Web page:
Tag Archives: belzer

Why pretty graphics make a difference for your business (and how to make yours look good)

gimmespace!

OK. I have a bone to pick… PLEASE STOP POSTING CRAPPY GRAPHICS!!

I know, I’m a total design snob.

Being a designer for 15 years will do that to you. I also just like to look at pretty things in general. I’m very sensory oriented.

But, snobbery and eye candy aside, there is good reason for this demand.

Back when I was a designer full time, my tagline was ‘Making the world a better place, one design at a time.’

There is so much truth in that sentence, regardless of who is making the graphics – you or a designer.

Pretty things make people happy and happy people do awesome stuff. They’re more creative and inspired and motivated to do the things that change the world.

And in the online world these days, awesome stuff is also what goes viral and gets shared all over the internets. And the stuff that gets shared millions of times IS WHAT CHANGES THE WORLD the fastest!

Whether or not someone has a trained eye for design,
they pick up on crappy looking design.

Except, the non-trained eye clicks away because they feel uncomfortable. And because they didn’t realize it was that distorted, pixelated image on your site that made them feel uncomfortable, they might think that… {GASP}… YOU make them uncomfortable.

Let’s just sit with that for a moment…

Crappy looking materials for your biz make people
project that crappiness onto you.

(click here to tweet that!)

Ew. We don’t want that.

The good news is that YOU ARE NOT CRAPPY!!

YOU ARE AWESOME!!

And there is an easy way to fix this… make your biz look HOT with badass images!

Hey guys, look at my mandala!!

Umm, it's kinda blury .................... AHHH, MY EYES! .................... OOOO! That's PRETTY!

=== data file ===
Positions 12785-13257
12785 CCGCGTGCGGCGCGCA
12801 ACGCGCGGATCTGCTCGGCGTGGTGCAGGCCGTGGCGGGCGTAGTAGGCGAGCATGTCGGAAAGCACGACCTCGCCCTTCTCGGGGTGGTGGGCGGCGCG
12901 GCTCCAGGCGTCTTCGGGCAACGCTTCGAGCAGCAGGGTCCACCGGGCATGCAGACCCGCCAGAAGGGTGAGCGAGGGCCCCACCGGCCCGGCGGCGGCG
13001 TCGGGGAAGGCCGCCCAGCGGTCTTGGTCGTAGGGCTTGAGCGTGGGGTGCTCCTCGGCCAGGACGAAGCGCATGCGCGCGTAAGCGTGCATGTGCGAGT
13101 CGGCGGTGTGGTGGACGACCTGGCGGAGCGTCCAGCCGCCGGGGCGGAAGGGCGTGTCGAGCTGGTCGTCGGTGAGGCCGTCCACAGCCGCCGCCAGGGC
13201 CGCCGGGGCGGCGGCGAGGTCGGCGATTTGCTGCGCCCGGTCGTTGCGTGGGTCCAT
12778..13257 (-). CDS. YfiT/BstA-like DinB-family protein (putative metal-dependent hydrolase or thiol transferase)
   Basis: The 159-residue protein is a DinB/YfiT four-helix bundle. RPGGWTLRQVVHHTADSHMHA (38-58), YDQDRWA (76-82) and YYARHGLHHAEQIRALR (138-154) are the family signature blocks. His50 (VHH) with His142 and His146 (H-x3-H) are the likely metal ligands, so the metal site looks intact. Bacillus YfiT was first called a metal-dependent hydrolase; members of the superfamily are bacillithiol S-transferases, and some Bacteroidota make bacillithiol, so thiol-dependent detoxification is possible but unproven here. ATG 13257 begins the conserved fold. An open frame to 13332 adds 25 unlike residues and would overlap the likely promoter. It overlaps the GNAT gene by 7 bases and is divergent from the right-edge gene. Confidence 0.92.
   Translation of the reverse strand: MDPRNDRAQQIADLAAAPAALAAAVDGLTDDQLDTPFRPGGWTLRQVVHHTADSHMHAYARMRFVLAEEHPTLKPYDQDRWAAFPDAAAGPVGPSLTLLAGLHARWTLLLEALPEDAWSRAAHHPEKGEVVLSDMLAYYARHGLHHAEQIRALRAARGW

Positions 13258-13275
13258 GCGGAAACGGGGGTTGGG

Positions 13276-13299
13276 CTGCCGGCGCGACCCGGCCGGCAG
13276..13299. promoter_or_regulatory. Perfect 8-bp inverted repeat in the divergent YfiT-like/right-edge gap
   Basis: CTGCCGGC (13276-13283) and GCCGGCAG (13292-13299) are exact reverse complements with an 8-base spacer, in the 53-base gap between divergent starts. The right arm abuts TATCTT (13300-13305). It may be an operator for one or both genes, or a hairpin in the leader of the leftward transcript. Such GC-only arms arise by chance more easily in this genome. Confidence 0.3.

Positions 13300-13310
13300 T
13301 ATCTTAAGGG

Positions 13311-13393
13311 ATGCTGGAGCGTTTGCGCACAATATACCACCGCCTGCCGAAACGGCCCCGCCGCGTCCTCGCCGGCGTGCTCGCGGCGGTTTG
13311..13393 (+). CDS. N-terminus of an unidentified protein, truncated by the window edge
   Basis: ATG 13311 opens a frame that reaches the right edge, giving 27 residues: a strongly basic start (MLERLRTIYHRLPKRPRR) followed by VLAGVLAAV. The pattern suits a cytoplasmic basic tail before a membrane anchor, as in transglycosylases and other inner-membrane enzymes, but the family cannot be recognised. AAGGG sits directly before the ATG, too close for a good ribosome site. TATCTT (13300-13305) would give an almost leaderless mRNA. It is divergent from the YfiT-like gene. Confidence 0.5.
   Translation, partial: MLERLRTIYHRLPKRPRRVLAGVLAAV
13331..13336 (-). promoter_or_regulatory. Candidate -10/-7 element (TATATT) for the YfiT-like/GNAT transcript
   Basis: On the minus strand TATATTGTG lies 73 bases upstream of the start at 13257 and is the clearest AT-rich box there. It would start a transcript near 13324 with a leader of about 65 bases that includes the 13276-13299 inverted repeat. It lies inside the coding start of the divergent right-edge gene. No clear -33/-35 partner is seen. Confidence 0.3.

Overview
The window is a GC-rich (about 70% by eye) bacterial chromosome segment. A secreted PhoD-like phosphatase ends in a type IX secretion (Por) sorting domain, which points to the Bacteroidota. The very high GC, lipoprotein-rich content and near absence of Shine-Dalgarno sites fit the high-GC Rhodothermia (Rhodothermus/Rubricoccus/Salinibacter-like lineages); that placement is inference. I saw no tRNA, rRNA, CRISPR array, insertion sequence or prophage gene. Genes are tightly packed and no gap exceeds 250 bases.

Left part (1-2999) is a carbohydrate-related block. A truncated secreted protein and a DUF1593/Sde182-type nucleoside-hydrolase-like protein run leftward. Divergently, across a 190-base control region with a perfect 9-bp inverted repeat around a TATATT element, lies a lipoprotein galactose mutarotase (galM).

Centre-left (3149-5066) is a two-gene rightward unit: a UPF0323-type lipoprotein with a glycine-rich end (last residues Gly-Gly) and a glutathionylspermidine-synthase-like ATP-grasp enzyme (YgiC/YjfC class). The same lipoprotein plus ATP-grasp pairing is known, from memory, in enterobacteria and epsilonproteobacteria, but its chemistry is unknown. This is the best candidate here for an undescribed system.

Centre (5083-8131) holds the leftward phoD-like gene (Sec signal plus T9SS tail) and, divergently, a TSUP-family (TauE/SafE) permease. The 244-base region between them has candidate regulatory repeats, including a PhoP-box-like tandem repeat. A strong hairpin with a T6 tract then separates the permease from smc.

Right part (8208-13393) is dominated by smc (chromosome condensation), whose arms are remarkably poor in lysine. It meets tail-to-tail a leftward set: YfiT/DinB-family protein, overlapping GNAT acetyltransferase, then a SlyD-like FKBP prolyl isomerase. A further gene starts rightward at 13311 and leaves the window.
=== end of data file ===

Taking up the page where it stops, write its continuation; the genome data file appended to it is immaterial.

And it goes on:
gimmespace!

Here are a few simple tips for creating pretty graphics:

1. Handle image size in the proper ways.

Photos are not infinitely scalable or stretchable. They are made of tiny boxes called pixels and when you scale an image larger, the program you’re using has to guess what would fill the extra space you just made, which is why it ends up looking pixellated. Also, there can be a tendency to stretch or squish an image to make it a certain size.

To avoid this… use crisp, clear images that are large enough to do what you want with. Always scale the image proportionately – if you need it to be smaller, crop away!

Where to find these crisp, clear photos? My favorite stock image site to peruse is veer.com.

OR

Use your own! I use my iPhone and she takes lovely pictures. Here’s a fun little course if you’d like to improve your iPhonography skillz. 

2. Use PNGs when posting on Facebook.

For whatever reason… Facebook makes JPG images with text look funky, whenever possible, use the PNG format instead.

3. Edit your photos.

An easy way to make your images look good is to edit them. You don’t need fancy editing knowhow or software to do this. Even though I’ve been a designer for 15 year, I just use my phone these days!

It’s easy to make any photo look more interesting with some filters and text. Here are my fave apps to use: